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Q&A: James “Swedish Delight” Liu on college, recent placings and his esports future.

James “Swedish Delight” Liu is a Sheik player and the top-ranked Melee smasher in New Jersey. He’s earned placings above top professionals such as Jason “Mew2King” Zimmerman, Aziz “Hax” Al-Yami, Zachary “SFAT” Cordoni and Justin “Plup” McGrath. He did all of this while pursuing a bachelor’s degree at Rutgers University. Slingshot’s Connor “Conito” Smith had the chance to speak with Liu about his background, recent placings and plans going forward.

Connor Smith: So what stood out, to me personally, was the fact that you were placing at all these top tournaments all over the map while getting your degree. People spend hours a day practicing tech and basic mechanics and aren’t even close to where you’re at. How do you balance it all?

James “Swedish Delight” Liu: I didn’t really play — I still don’t play much Smash compared to someone else — but even just before, the first few years of college, I didn’t either. I wasn’t traveling to anywhere except for EVO during the summer. When I was entering college, I didn’t want people to know I played smash. I’ve been playing since eighth grade, but when I entered college, I didn’t want to be looked at as a nerd. I didn’t hang out with too many smashers. I got comfortable throughout college because people (said), “You should just be who you are. Don’t worry about any sort of image, as long as you care about what you do.”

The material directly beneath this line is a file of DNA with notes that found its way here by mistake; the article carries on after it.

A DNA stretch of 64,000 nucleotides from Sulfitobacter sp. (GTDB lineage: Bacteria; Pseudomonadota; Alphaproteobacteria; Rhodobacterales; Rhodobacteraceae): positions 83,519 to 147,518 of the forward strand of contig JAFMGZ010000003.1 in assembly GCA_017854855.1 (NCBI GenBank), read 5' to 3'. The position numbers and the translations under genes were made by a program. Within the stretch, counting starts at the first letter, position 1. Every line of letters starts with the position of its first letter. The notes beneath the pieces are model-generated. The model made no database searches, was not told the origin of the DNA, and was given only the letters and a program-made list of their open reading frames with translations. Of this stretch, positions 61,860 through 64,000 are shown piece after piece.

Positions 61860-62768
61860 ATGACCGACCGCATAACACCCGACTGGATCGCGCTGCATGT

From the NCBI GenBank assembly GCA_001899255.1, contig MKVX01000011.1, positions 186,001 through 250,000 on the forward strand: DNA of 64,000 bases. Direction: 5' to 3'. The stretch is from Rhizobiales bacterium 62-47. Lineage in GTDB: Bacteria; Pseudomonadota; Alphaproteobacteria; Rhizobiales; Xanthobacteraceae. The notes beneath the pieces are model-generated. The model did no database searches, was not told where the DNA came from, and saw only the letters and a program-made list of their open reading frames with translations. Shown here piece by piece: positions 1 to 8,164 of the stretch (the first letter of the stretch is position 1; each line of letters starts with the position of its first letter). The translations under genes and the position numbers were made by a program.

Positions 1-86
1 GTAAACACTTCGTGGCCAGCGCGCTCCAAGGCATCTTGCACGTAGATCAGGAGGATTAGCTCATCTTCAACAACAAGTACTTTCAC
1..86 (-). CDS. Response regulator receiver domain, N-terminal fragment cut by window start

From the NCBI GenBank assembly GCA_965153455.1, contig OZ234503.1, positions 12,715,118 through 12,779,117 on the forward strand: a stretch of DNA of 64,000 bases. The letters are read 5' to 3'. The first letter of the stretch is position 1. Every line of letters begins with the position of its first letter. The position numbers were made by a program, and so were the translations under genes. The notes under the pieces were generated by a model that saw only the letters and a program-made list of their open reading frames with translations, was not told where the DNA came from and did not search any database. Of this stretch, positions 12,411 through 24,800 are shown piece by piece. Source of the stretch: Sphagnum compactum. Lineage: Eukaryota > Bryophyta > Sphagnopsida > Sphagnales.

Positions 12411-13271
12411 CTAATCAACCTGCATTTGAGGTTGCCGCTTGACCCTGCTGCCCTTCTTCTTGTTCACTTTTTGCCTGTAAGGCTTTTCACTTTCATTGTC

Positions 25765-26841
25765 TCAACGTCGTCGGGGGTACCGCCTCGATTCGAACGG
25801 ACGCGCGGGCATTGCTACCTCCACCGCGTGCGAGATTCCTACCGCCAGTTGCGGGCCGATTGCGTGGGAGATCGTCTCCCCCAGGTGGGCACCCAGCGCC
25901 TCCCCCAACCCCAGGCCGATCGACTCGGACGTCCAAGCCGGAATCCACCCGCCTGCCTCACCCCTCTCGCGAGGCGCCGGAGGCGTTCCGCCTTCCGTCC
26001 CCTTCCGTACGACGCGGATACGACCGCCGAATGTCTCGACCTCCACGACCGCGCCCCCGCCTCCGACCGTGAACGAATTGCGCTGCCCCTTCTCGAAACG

Even though I don’t play that much, I still care about how I do and how I present myself in the community.

What got me started to travel more, in junior year spring break, I took a road trip to Bad Moon Rising. I felt like it was pretty fun. I went with Qerb, Nintendude, a couple of Rutgers kids and Big Wenz. After that, I decided I wanted to travel more cause I really didn’t get the chance to my other years of college. I started traveling since then. I just tried to go to all the big ones that I could during my last year of college. My grades definitely suffered. I just had an adviser meeting today, and she looked at my senior grades and said, “Oh No!” But it’s OK because I knew I had fun. I felt like it was worth it. There was other things that made my grades drop.